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Wineglass Bay - Notice to intending visitors

19/12/2014

Please note: This advice is provided to help avoid inconvenience to visitors intending to use the Wineglass Bay car park during the peak summer period from 26 December to 11 January.More

Ralph Falls track repair work under way

19/12/2014

The Parks and Wildlife Service has advised that works to repair and improve the visitor experience to Ralph Falls in the North-East, is under way.More

Discovery Ranger program explores parks and reserves

19/12/2014

Tasmanians are being encouraged to sample Tasmania's beautiful parks and reserves with the Discovery Ranger Program over the summer holidays.More

White's skink, Liopholis whitii

White's skink

The white's skink is one of the prettiest lizards found in Tasmania. It is a sun-loving species that usually makes its home beneath slabs of rock.

Description

An attractively marked, fairly stocky, medium sized skink. The average adult head and body length is 80-85 mm, the maximum in Tasmania being about 90 mm. Tasmanian specimens usually have two rows of white spots set in dark lines along the back and white spots on the flanks. The upper lip of the white's skink is normally marked with white. Tasmanian specimens do not achieve the size of mainland specimens, the longest Tasmanian specimens recorded with a total length (including the tail) of 220 mm. The "plain backed" type, which is common in populations on the Australian mainland does not occur in Tasmania.

Ecology

White's skink

White's skinks live in burrows, usually dug under or between rock slabs or logs but occasionally in sandy areas. They are a sun-loving reptile, usually constructing their burrows on east, north or northwest facing ground. Burrows generally have two entrances, providing both ventilation and a means of escape. Several lizards may share the same burrow and the species appears to live in small colonies. They appear to be able to recognise other individual 's skinks and are quite aggressive toward strangers of their own species. When threatened 's skinks may puff themselves up and open their mouths widely, but they usually run away. This species becomes active when the air temperature is between 24 and 29 degrees Celcius. During very hot days the lizards retreat into their burrows.

They are a slow growing species, even in captivity taking 3 years to reach a head and body length of 50 mm and 4 years to attain a head and body length of 80mm. This species reaches maturity when it has a head and body length of about 78-80 mm. White's skinks are thought to be long-lived with a lifespan estimated to be more than eight and a half years. White's skinks moult almost as soon as they are born and will moult 3-5 times a year, but do not moult during the winter months. If an individual is not able to reach a suitable temperature once moulting has commenced, it will die. White's skinks are unusual amongst Tasmanian skinks in that they regularly defecate at the same place. These lizards feed on a variety of invertebrates including ants, leaf-hoppers, spiders, and millipedes. Occasionally they consume plant material.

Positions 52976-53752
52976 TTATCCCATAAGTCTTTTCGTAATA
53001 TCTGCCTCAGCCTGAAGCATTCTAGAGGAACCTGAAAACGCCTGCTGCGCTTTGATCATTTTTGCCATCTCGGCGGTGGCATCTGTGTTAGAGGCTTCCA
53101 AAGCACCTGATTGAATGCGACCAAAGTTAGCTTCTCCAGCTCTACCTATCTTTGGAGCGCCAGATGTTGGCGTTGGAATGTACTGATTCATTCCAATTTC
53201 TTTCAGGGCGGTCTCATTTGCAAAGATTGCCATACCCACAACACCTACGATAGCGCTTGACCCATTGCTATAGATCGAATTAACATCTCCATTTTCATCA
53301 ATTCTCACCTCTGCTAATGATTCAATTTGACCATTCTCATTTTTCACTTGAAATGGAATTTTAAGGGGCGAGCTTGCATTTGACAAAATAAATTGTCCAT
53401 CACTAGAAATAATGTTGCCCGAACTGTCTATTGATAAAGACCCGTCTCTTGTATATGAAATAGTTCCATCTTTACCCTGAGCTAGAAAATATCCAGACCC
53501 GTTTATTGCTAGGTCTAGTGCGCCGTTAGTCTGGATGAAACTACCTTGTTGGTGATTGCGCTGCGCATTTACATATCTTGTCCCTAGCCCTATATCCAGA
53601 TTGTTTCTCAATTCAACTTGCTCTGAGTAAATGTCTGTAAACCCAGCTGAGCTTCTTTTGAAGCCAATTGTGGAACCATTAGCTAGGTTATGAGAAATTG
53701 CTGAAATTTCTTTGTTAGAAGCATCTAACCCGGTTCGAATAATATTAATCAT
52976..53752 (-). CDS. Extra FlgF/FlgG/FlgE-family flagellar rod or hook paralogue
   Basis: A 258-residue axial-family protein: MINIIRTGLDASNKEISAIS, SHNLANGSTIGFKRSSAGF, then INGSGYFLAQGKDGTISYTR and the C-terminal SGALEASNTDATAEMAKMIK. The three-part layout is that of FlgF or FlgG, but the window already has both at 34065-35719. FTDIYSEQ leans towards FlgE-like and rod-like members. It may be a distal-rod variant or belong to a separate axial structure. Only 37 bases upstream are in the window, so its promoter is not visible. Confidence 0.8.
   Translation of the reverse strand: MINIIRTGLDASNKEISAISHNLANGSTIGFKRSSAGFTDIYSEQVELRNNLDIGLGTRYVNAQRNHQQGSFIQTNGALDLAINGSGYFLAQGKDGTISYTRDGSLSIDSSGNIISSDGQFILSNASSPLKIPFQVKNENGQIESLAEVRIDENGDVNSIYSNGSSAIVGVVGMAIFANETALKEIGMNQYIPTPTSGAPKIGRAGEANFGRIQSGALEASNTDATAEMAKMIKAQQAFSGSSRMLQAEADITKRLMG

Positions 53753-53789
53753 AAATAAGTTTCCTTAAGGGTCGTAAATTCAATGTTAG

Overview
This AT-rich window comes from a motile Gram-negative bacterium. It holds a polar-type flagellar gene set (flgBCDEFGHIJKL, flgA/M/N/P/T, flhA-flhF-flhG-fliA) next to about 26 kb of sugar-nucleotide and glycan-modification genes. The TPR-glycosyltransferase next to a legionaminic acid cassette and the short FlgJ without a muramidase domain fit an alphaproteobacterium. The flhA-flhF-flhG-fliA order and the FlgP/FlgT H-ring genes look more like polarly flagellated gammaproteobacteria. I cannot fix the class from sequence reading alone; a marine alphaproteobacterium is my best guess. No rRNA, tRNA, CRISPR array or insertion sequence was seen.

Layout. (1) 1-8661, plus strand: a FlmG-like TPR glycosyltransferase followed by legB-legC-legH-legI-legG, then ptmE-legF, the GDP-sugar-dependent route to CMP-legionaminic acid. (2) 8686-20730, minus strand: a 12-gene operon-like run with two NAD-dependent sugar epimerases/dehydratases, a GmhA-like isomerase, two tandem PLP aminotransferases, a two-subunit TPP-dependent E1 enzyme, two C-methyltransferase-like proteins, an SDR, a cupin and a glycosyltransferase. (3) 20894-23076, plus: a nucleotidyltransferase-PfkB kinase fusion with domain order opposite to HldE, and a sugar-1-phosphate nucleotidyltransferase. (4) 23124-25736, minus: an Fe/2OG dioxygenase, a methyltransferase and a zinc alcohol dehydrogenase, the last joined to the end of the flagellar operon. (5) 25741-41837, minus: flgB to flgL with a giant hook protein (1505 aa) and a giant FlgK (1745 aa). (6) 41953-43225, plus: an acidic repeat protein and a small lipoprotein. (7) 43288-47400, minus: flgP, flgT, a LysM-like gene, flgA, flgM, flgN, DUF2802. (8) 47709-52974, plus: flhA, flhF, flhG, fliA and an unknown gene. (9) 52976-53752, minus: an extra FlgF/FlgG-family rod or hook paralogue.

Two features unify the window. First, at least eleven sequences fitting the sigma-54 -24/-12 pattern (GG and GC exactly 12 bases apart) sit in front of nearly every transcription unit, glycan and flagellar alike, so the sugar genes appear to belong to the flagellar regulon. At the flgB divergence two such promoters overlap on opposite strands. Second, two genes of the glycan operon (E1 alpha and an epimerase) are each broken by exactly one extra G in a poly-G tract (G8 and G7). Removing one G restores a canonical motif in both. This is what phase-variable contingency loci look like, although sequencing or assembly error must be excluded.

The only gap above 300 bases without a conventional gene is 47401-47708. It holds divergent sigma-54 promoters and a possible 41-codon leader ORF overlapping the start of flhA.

Breeding

One to five young are born in February. At birth the juveniles have a head and body length of 35-39 mm.

Distribution

Northern and eastern Tasmania up to an altitude of 400 m. Also found on Badger Is., Betsy Is., Black Pyramid, Cat Is., Chalky Is., Curtis Is., Deal Is., East Hogan Is., East Moncouer Is., East Kangaroo Is., East Sister Is., Erith Is., Flinders Is., Hogan Is., Hunter Is., King Is., Long Is., Maria Is., North East Is., North Pasco Is., Passage Is., Preservation Is., Rhodondo Is., Round Islet, Roydon Is., Schouten Is., South Pasco Is., SouthWest Is., Swan Is., Tasman Is., Waterhouse Is. and West Sister Island. White's skinks also occur in NSW, ACT, Victoria and South Australia. The species was originally described from Kangaroo Island, South Australia.

Status

Secure.

Threats

Removal of rocks which provide shelter for this species and predation by domestic and feral cats. Overcollecting by herpetoculturalists can destroy local populations of this slowly maturing lizard.